Friday, December 14, 2007

The Mitchell Report

The big news in the world of sports is, of course, The Mitchell Report, released yesterday. Riding the bus yesterday, I found myself defending the public's interest in performance-enhancing drugs in baseball.

Baseball is a game that puts vast importance on history. We love to compare eras and the major records are considered sacred. I can still tell you exactly what I was doing when Mark McGwire broke the single-season home run record, and I can tell you I watched a whole lot of Giants games to see Barry Bonds break the career record. For comparison's sake, football has many records (single season touchdown or yardage records are probably most important individual statistics), but none of them are as "sacred" as baseball's records.

One of the interesting results of the historical nature of the game is the way the public glazes over the changes in the game. At one point, the pitcher's mounds were not a standard height. The Los Angeles Dodgers, for example, were reputed to have the highest pitching mound in the majors for years. They were also known as a team that trotted out great pitchers year after year. Also, at one point, the spitball was legal. Players that couldn't throw fastballs could "doctor" the baseball. We have spitballers in the Hall of Fame, though. I feel like the public misses this important distinction in their constant complaints against steroids - people have done absolutely anything they can to gain a competitive edge in baseball. The Steroid Era is different, but it's not enough to justify the circus that has been made of the game.

I played baseball for a number of years as a child. I will happily attest to the fact that hitting a ball is hard in Little League, and it doesn't get any easier as you get older. Pitches begin to curve and sink, instead of simply coming straight in. The ability of today's players to hit a ball is phenomenal, and steroids don't enhance their vision or coordination. There will always be people complaining about how Barry Bonds took drugs, but how about his teammate Marvin Benard? Was it okay for Benard to take steroids because he wasn't as good, even with them?

Finally, I think the steroid controversy ought to serve as a reminder of how great the players outside the Mitchell Report really are. From Greg Maddux to Tony Gwynn, there have been plenty of "honest" players who didn't use performance enhancers and still managed to dominate the game. Maybe we ought to use the Mitchell Report to recognize the names that were unmentioned, as the true "Greats of the Game," who dominated an era even though they were chemically inferior to their competition.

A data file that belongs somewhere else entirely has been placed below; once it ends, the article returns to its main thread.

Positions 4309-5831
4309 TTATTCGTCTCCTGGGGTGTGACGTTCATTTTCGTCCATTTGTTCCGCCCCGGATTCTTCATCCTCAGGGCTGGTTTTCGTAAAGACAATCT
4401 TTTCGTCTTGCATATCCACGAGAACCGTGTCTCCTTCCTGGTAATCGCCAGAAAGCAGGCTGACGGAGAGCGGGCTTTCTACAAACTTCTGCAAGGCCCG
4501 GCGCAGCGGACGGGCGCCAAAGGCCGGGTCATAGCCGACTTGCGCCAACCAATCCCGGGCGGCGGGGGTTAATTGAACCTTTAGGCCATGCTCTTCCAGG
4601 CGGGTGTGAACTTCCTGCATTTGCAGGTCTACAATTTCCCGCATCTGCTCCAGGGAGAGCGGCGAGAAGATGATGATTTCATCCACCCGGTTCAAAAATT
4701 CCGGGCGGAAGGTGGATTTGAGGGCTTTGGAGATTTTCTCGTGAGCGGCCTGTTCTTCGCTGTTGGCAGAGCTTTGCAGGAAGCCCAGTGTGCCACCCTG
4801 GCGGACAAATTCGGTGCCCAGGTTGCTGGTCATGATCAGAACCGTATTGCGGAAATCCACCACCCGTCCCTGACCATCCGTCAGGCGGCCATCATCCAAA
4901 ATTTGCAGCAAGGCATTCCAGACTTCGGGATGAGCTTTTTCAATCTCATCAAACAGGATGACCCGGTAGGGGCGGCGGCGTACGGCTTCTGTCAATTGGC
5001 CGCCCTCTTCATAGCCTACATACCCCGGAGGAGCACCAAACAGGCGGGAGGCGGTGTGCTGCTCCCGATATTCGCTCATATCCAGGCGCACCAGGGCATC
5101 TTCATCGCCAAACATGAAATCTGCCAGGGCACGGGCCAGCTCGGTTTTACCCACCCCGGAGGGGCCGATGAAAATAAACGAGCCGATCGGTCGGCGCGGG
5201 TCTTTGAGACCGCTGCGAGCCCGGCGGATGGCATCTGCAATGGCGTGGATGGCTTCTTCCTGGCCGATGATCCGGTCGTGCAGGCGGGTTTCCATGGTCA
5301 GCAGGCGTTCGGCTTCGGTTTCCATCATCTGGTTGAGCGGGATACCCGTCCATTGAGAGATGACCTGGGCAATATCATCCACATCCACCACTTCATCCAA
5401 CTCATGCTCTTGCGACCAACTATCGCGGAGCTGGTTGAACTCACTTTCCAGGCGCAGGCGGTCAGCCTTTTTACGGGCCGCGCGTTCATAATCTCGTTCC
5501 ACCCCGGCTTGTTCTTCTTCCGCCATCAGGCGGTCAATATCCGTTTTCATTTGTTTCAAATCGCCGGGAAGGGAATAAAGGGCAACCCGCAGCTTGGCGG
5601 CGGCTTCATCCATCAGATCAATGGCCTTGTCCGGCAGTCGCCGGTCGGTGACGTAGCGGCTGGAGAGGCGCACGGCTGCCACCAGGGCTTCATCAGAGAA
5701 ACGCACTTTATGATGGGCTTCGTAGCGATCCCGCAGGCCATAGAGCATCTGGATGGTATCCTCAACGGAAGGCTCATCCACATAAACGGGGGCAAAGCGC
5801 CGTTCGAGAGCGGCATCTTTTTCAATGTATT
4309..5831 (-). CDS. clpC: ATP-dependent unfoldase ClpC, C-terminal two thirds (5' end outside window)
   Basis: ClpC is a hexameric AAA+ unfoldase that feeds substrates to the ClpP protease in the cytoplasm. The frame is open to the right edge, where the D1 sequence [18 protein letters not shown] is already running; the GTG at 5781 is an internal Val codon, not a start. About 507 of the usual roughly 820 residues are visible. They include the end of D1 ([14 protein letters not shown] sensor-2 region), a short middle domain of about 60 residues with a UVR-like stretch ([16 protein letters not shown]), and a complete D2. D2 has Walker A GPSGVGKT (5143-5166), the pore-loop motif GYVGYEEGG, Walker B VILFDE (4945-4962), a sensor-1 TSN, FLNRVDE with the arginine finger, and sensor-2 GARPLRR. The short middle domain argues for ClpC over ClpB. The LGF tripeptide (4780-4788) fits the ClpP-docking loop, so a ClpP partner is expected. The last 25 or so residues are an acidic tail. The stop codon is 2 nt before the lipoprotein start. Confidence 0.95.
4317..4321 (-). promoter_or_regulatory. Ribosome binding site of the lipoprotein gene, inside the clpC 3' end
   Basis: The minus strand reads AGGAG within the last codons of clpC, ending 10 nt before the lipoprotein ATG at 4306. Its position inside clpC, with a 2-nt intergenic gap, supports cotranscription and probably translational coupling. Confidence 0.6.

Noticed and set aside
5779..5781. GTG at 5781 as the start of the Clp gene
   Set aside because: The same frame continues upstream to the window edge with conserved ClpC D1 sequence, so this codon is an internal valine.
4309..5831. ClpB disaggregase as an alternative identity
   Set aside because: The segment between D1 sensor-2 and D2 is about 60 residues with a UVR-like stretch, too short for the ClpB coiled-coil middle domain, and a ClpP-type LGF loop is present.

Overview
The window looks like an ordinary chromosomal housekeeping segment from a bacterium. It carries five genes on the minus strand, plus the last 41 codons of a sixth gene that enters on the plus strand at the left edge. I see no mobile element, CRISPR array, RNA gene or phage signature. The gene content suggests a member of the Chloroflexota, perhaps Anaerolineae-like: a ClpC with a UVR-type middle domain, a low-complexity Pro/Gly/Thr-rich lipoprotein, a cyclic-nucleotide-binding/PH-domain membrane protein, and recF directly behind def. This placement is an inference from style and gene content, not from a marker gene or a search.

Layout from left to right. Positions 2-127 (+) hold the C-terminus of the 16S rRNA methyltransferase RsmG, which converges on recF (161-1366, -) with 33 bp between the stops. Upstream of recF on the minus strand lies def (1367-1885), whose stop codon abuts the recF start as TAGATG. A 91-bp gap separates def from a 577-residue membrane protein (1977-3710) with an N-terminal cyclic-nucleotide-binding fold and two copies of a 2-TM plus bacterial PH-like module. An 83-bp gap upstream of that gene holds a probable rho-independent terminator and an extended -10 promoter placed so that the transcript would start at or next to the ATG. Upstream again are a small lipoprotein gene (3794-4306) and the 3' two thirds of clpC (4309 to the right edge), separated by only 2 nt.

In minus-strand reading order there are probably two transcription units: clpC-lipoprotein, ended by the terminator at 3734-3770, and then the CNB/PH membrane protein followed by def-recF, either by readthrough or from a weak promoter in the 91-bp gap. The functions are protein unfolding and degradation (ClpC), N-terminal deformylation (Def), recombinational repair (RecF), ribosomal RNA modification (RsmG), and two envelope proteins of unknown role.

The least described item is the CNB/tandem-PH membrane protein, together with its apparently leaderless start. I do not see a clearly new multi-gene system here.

Pete said...

Here's an interesting economic take on the role of the most prominent "steroid" in the game-HGH. The discussion is simplistic: Most studies show no beneficial athletic results from the substance, while the side effects are harmful. It also suggests that the only reason players are driven toward the substance is the assumption that if it is banned, it must provide a competitive edge.

This is an interesting exploration of signaling in the sport, as essentially the banning of the substance serves as the greatest evidence of its effectiveness. Also, when considering the Mitchell Report, there is such a large discrepancy between the Bonds's/Sosa's and the Greg Zaun's that such a report would testify to talent being the definitive characteristic, not steroid use (obviously fat-based steroids played in a role in some players, and in those cases there would be a correlation between use and performance).

Also, the article champions libertarianism, as regulations do not merely obscure price signaling (supply in most cases) but also influence demand, creating an artificial, inefficient market. Any other manifestations of this principle?

Josh Knox said...

Thomas Sowell had some interesting thoughts on the issue. Even though it is tough to convict players of steroid charges in a court of law, as a private organization the commissioner of baseball is free to ban any player he wants. No member of the 1919 White Sox was convicted of throwing the World Series, but every member was banned from baseball for the rest of his life – and longer as none have been elected to the hall of fame. If keeping performance enhancers out is really in “the best interest of baseball” then would banning a few suspect players go a long way to stopping the use of steroids the way banning the White Sox stopped inside betting? Or are contracts so intricate today that it would just result in excessive litigation from the Players’ Union?

Billy said...

Most ballplayers today are taking homeopathic growth hormone oral spray because it's safe, undetectable, and legal for over the counter sales. As time goes on it seems it might be considered as benign a performance enhancer as coffee, aspirin, red bull, chewing tobacco, and bubble gum.

Compared with the totality of knowledge which is continually utilized in the evolution of a dynamic civilization, the difference between the knowledge that the wisest and that which the most ignorant individual can deliberately employ is comparatively insignificant. ~Fredrich Hayek in The Constitution of Liberty